I’ve gotten the impression a few people are waiting with great anticipation for a scathing review of Rolling Papers, but I’ve got to admit it’s just not going to happen. Kush & Orange Juice was a stroke of creative genius, of front to back great production married to wholly appropriate raps from Wiz Khalifa. But it was also something Wiz had never pulled off before, and something one could have reasonably expected him not to achieve again. After all, all his other mixtapes are essentially garbage and Deal or No Deal, while about half really good, was also half pretty awful.
So, while I did have some hopes that Wiz had finally found himself on Kush & OJ and his major label debut would be more of the same, I’m not necessarily surprised that Rolling Papers ended up being what it is. And because of that, I’m not really mad at it. I feel more like a laid back dad who spent his whole life being cool with his son only to discover him smoking pot in his room after coming home from work early. I’m disappointed, but I’m not surprised. All I can do is describe the bad music, I can’t muster any vitriol towards it.
The crux of the problem with Rolling Papers is just how much of it is whack after “Black & Yellow”. The beat for “Hopes & Dreams” is remarkably lame, and songs like “Get Your Shit” and “No Sleep” just feel pointless. The latter is especially nerve-wracking thanks to its heavy radio aspirations. The career of Benny Blanco, who produced the track and studied under Disco D, also continues to confuse me. How he went from Disco D and a Spank Rock collaboration to the number one torchbearer for pop maestro Dr. Luke continues to baffle. Less surprising is the quality of Blanco’s work in the pop realm, which is mostly awful.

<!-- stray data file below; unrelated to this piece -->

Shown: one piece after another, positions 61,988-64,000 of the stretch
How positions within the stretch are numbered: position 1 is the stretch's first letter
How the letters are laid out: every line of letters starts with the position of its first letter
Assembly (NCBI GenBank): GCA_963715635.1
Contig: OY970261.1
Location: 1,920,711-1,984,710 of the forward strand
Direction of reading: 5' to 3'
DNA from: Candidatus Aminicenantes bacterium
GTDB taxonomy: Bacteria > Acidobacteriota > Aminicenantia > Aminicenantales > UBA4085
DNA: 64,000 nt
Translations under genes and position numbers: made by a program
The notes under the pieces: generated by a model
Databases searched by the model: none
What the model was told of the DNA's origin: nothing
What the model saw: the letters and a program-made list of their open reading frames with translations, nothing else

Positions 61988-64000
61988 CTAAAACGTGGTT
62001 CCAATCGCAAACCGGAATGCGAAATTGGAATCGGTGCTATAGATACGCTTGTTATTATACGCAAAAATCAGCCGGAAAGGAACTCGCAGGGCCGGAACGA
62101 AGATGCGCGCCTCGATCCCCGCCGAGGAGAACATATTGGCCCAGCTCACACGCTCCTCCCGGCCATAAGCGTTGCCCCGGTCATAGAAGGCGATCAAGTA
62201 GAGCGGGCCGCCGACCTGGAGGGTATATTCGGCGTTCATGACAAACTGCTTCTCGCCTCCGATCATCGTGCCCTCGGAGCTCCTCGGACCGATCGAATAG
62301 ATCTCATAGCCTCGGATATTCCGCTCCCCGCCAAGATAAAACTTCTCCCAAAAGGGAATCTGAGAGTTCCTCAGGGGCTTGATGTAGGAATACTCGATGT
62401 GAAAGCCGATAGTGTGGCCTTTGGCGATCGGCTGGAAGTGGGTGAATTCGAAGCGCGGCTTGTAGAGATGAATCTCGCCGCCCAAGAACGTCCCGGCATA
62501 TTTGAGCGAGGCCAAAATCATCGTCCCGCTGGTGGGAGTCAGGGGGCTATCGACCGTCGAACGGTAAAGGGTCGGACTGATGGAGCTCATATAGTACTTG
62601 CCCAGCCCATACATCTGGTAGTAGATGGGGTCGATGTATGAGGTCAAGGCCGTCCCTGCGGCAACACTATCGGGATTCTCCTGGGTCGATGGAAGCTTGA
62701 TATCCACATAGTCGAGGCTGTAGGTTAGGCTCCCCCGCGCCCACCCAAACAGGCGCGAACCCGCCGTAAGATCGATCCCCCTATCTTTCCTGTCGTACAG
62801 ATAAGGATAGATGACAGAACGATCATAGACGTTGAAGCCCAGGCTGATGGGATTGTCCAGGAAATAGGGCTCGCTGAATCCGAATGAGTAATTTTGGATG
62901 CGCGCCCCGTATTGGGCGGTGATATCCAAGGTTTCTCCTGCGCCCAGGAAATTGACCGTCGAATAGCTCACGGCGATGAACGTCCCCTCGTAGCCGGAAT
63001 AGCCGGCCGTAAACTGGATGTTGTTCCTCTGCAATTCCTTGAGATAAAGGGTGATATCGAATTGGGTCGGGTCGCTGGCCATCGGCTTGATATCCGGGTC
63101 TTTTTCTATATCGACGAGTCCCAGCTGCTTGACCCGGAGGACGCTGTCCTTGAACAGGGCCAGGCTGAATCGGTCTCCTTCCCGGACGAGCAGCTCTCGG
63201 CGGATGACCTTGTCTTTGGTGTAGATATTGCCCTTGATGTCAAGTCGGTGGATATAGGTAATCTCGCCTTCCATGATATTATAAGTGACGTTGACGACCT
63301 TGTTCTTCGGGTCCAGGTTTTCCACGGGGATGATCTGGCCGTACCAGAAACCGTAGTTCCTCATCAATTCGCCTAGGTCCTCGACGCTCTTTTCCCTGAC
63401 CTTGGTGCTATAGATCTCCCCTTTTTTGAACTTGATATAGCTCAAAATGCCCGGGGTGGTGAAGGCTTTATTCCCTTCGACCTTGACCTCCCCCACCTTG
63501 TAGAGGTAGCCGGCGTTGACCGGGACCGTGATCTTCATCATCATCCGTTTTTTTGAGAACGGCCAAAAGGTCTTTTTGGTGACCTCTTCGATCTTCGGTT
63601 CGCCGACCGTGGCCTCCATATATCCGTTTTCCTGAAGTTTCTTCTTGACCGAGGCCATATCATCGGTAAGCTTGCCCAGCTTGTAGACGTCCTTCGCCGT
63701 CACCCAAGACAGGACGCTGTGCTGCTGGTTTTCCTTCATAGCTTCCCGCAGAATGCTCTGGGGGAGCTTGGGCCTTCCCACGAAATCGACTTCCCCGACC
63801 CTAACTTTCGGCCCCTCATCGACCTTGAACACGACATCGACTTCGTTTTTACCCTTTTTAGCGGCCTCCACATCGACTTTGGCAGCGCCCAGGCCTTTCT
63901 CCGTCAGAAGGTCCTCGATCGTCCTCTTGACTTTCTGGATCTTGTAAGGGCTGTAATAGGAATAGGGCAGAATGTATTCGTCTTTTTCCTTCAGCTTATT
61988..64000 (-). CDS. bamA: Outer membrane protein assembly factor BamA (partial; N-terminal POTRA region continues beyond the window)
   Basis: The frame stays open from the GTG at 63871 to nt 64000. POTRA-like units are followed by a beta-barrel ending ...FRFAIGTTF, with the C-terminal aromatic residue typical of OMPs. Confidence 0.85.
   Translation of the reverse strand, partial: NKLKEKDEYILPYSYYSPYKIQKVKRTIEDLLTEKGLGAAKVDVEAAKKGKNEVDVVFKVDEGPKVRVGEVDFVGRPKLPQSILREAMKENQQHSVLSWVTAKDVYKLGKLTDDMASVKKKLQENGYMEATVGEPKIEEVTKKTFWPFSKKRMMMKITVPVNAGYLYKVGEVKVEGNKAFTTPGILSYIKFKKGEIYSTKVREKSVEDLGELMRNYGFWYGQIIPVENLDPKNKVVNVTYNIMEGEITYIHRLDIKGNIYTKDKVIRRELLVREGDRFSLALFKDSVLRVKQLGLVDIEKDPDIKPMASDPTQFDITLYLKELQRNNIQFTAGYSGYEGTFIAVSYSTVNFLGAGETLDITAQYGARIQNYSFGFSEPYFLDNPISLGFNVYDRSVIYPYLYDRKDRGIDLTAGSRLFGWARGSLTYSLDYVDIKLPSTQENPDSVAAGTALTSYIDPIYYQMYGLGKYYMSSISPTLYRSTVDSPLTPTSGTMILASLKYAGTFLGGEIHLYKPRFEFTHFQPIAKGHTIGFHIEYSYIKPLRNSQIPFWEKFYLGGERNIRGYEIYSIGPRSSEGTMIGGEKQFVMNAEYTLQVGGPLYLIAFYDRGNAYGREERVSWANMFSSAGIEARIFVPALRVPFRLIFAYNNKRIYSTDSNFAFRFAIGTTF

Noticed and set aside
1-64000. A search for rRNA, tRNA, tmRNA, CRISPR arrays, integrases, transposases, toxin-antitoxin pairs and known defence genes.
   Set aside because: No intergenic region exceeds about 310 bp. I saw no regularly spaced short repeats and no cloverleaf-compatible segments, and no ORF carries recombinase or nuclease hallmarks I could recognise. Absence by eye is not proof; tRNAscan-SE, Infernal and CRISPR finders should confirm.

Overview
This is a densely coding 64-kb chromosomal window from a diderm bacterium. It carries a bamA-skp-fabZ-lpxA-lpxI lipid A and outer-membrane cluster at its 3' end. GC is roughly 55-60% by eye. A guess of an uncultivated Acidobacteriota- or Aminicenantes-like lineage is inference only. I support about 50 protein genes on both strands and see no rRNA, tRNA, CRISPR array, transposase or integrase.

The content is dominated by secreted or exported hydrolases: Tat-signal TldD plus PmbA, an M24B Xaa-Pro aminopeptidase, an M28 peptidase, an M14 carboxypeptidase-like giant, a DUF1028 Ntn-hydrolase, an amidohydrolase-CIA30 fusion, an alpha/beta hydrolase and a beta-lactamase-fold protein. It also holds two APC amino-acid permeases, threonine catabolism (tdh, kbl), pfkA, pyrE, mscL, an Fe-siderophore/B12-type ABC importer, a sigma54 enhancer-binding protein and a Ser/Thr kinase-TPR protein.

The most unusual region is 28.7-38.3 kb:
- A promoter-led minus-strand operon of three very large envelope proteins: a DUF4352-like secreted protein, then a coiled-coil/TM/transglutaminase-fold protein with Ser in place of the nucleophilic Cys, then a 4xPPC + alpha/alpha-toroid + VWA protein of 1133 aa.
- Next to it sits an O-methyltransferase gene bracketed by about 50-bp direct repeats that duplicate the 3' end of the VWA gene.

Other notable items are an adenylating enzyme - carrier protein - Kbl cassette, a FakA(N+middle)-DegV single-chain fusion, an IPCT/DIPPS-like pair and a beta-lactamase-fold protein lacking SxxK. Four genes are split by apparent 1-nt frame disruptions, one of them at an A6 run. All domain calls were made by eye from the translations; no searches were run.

But “Wake Up” is just about as bad as “No Sleep”—the scratches feel as gratuitously hip-hop as any given McDonald’s commercial, and its sentiment seems to stand in opposition to “No Sleep” as well. The chorus is annoying similar to the Roots’ “How I Got Over” for its resistance to finishing its sentence and leaving us in perpetual confusion about what exactly he’s afraid to wake up from. He tells us it’s “like a dream”, but never figures out what it actually is. As for “Get Your Shit”, well, why did Wiz suddenly find it necessary to act like he gets into relationships, and why is he so surprised about a break-up if all his other songs make it clear women are only hanging out with him for his weed and money? The song totally feels like a lame rich kid in the Hampton’s just bought his first digital mixer and made a song to showoff to all his friends.
This sort of lyrical laziness pervades the album heavily, and Wiz’s flow even sounds less tight than it has in the past. I recently caught a performance of “Roll Up” on BET, which I haven’t had the pleasure of hearing on the radio, but it left a mostly positive impression on me for the feel good vibe and Wiz’s cool delivery of it. But on record the song is anything but satisfying, feeling more like a PG-13 version of a Disney rap single. Truly, outside of “Black & Yellow” (Wiz’s entry into America’s pantheon of car-boasting #1 jams) and the 60 seconds of Curren$y Wiz blesses us with near the very end of the album, there’s just not much here to enjoy.
Nothing is overwhelmingly awful though, and compared to recent Atlantic trainwrecks like B.o.B. and Lupe Fiasco, there’s at least that to be thankful for. But between the extremely repetitive subject matter, snooze-worthy production and hour-long runtime it’s hard to think of anyone worth recommending this to other than pre-teens and blind Taylor Gangers. I think for most listeners, if Khalifa can’t find a way to reconnect to his Kush & OJ and, to a lesser extent, his How Fly magic there wouldn’t be any tears shed if he slinked back to the internet underground by this time next year and stopped bombarding the market with such limp tunes.
// Sound Affects
"The man whose songs were recorded by Johnny Cash, Alan Jackson, Ricky Skaggs, David Allan Coe, The Highwaymen, and countless others succumbs to time’s cruel cue that the only token of permanence we have to offer are the effects of shared moments and memories.READ the article